Private E.W. Day died on 3 October 1918, of wounds received, and was buried at Triangle Cemetery, Inchy-en-Artois, Pas de Calais (Grave Ref. A.3).


Day, Frederick, 716115, Private (1894-)

Frederick Day was born on 4 October 1894 at Fredericton, New Brunswick, son of William Day.  He enlisted in the 10?th Battalion (Nova Scotia Rifles) at Pictou, Nova Scotia on 13 March 1916, at which time he was a single steel worker, living at Westville.  He listed his father, then of Carbinear?, Newfoundland, as next-of-kin.

Private F. Day was wounded on 11 October 1918.


Day, James, 264592, Private (1889-)

James Day was born on 26 May 1889 at Wiarton, Ontario.  He enlisted in the 213th Battalion at Camp Borden, Ontario on 3 October 1916, at which time he was working as a fireman at Wiarton, Ontario, and listed his mother, Mrs Aleck Day, also of Wiarton, as next-of-kin.  On 24 October 1916, he was transferred to the 173rd Battalion.

Private J. Day was wounded on 28 August 1918, during the Battle of Arras.


Dean, Guy St. Clair, 415565, Sergeant (1896-)

Guy St. Clair Dean was born on 30 June 1896.

Sergeant G.St.C. Dean was detached to the 25th Canadian Battalion Unit Group No. 1 Halifax "B" on 25 March 1919, for the purpose of demobilisation.


Dean, John, 657132, Private (1896-)

John Dean was born on 9 July 1896 at Macher Township.  He enlisted in the 163rd Overseas Battalion at South River on 3 Feb 1916, at which time he was working as a trackman at South River.  He listed his aunt Mrs. Frank Shields, also of South River, as next-of-kin.

On 24 October 1918, Private Dean wrote a letter to the family of Pte. C.B. Duxbury, relating how he was present at the latter's death near Inchey, on the day of their attack on Bourlon Wood, some six months earlier.  At the time of writing the letter, Pte. Dean appears to have been on a hospital ship.


De Bay, Howard G., 68406, Private (1892-)

Howard G. De Bay was born on 1 May 1893 (or 1892, according to his attestation paper) at Ship Harbour, Nova Scotia, son of Angus De Bay. [Family Notes]  He enlisted in the 40th Battalion at Halifax, Nova Scotia on 15 March 1915, at which time he was unmarried and working as a labourer.  He listed his father, still of Ship Harbour, as next-of-kin.

Private H.G. De Bay was detached to the 25th Canadian Battalion Unit Group No. 1 Halifax "B" on 25 March 1919, for the purpose of demobilisation.


Defayette, Joseph Henie, 252765, Private (1897-1917)

Joseph Henie Defayette was born on 1 October 1897 at St. Jerome, Quebec.  When he was attested into the 209th Overseas Battalion C.E.F. at Maple Creek, Saskatchewan on 11 Paril 1916, he gave his next-of-kin as his sister Alice Defayette, so presumably his parents were by that time deceased.  He described himself as a farmer at Nadeauville, Saskatchewan. [Attestation Paper, National Archives of Canada]

He was killed by shell fire on the morning of 9th April 1917 during the Battle of Vimy Ridge.  The CWGC web site states that he was a member of the 28th (Saskatchewan) Infantry Battalion, and was buried at the Nine Elms Military Cemetery, Thelus (Ref. IV.D.14).  The War Diary for the 6th Brigade Canadian Machine Gun Company mentions him by name, and states that he was one of two soldiers - the other was Oscar French - in No. 2 Section to be killed by shell fire.  This must have been after Nos. 1 and 2 Section machine-gun crews established their positions close to the "Red Line" on the Les Tilleuls-Petit Vimy road, shortly after 9 a.m.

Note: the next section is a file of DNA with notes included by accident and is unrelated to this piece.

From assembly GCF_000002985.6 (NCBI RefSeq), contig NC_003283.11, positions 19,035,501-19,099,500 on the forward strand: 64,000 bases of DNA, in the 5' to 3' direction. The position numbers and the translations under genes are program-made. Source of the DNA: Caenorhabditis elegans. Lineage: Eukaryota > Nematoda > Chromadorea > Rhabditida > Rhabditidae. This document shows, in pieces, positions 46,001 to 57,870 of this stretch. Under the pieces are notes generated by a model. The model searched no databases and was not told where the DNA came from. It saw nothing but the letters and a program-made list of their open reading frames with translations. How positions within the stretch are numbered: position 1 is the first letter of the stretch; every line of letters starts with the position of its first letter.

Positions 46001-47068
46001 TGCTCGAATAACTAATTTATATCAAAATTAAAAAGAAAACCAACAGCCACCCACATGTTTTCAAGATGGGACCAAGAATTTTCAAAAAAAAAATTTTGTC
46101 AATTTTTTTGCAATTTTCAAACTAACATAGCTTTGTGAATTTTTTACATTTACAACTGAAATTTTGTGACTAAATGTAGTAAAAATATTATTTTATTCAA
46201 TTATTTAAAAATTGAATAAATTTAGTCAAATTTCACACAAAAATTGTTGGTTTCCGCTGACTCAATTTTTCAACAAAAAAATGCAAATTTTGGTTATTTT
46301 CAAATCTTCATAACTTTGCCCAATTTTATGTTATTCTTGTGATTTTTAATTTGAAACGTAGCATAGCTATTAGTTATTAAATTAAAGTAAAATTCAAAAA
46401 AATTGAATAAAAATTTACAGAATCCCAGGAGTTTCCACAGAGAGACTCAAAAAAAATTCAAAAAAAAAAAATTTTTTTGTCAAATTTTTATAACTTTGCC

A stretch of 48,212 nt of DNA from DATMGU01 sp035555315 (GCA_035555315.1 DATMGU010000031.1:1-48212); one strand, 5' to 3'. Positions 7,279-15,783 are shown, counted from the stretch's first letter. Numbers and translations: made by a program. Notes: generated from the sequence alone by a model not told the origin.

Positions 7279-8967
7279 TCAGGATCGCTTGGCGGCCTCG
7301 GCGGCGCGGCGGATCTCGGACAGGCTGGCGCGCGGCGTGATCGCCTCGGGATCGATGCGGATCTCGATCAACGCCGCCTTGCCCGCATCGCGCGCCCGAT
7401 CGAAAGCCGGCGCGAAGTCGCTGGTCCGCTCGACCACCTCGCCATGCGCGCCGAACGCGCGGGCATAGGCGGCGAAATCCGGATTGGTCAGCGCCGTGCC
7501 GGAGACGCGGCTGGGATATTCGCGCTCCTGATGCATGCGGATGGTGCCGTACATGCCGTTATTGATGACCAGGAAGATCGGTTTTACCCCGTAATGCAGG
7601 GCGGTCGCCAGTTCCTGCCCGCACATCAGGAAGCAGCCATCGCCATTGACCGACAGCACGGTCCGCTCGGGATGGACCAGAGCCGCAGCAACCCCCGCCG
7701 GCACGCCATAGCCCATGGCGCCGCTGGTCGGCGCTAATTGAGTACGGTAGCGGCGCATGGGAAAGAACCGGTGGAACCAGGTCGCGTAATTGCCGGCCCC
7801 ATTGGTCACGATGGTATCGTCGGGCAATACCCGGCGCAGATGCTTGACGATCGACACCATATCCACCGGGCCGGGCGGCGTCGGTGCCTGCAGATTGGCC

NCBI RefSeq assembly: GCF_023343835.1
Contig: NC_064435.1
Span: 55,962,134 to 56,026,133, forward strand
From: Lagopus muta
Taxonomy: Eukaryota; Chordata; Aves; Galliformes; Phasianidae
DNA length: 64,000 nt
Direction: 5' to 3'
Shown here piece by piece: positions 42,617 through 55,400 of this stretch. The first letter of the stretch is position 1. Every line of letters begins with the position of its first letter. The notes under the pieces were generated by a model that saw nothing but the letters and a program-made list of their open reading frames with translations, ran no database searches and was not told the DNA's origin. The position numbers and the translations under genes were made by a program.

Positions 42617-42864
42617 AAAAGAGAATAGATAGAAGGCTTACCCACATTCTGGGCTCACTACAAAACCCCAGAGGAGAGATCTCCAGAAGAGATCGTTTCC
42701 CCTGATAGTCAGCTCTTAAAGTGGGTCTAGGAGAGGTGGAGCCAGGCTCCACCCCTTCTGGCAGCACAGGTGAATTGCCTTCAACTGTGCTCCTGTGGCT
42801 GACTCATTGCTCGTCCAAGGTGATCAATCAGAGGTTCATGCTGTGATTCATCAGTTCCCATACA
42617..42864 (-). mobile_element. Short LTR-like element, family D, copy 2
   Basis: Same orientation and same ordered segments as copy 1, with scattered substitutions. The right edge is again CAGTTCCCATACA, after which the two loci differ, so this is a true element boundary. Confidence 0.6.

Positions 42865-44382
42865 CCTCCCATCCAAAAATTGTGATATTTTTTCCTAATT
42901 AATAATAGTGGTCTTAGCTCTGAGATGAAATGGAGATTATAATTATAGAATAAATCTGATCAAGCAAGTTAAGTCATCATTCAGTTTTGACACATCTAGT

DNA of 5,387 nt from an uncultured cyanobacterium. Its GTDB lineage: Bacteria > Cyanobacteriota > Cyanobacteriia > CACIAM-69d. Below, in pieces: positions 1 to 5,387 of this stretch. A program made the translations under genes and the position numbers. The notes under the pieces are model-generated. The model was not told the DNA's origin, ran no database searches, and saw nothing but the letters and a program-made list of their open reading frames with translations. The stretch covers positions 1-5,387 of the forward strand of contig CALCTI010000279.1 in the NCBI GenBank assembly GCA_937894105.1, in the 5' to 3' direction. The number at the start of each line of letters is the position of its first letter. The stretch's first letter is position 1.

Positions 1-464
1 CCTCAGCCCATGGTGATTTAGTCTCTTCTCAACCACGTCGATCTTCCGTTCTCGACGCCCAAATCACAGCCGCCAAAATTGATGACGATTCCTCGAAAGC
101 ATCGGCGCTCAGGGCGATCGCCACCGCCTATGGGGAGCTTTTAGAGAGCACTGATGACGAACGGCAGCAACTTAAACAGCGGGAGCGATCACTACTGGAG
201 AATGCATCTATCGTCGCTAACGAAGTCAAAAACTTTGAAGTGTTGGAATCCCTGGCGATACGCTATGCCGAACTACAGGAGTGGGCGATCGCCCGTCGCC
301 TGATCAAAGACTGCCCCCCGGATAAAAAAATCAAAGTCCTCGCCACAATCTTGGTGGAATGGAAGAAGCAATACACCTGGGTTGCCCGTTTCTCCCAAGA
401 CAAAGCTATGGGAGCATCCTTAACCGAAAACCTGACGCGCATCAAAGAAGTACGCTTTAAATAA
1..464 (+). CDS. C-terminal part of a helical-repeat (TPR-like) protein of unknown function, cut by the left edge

Presumably he had been attached to the latter company from the 28th Bn.  Donald Fraser mentions the Vimy casualties in his diary (The Journal of Private Fraser, ed. Reginald H. Roy, publ. 1998, CEF Books): "Wednesday 11th April 1917 - I understand our Company's casulaties were twelve.  Horsfall, French and a new battalion man who was attached to us were killed ..."


Demerse (deMerse/Domerse), Melvin Sydney, 782397, Sergeant, M.M. (1887-)

Melvin Sydney Demerse was born on 7 September 1887 at La Chute, Quebec, son of Mack Demerse.  He enlisted in the 128th Overseas Battalion at Moose Jaw, Saskatchewan on 11 April 1916, at which time he was working as a farmer at Dummer, Saskatchewan.  He stated his next-of-kin to be his father, then of Truax, Saskatchewan.

Sergeant M.S. Demerse was awarded the Military Medal on 24 May 1918.  Then, in a report on the actions of No. 3 Company on 27 August 1918, during the Battle of Arras, he was mentioned again: "On the 27th 'M' Battery was ordered to advance to positions in support of 'J' Battery.  The guns were accordingly moved to positions in O.14.c. and O.20.c. and covered the advance of 'J' Battery.  Early in the advance two N.C.O's of this Battery were severely wounded, viz:- Sgt. DeMerse and Sgt Duffy, but they persisted in carrying on and succeeded in leading their crews through to the first objective from which place they were sent out."  A list of casualties compiled at the end of that month suggests that he was wounded on 26 August 1918.


Deneen, Francis Leroy, 2413307, Corporal (1890-1918)

Francis Leroy Deneen was born on 2 December 1890 at Owendale, Michigan, U.S.A., son of Ed. & Ida Deneen.  He enlisted in the 95th Battalion (Saskatchewan Rifles) at Regina, Saskatchewan on 11 June 1917, at which time he was unmarried and working as a mechanic at Mossbank, Saskatchewan.  He listed his mother, then of Gagetown, Michigan, U.S.A., as next-of-kin.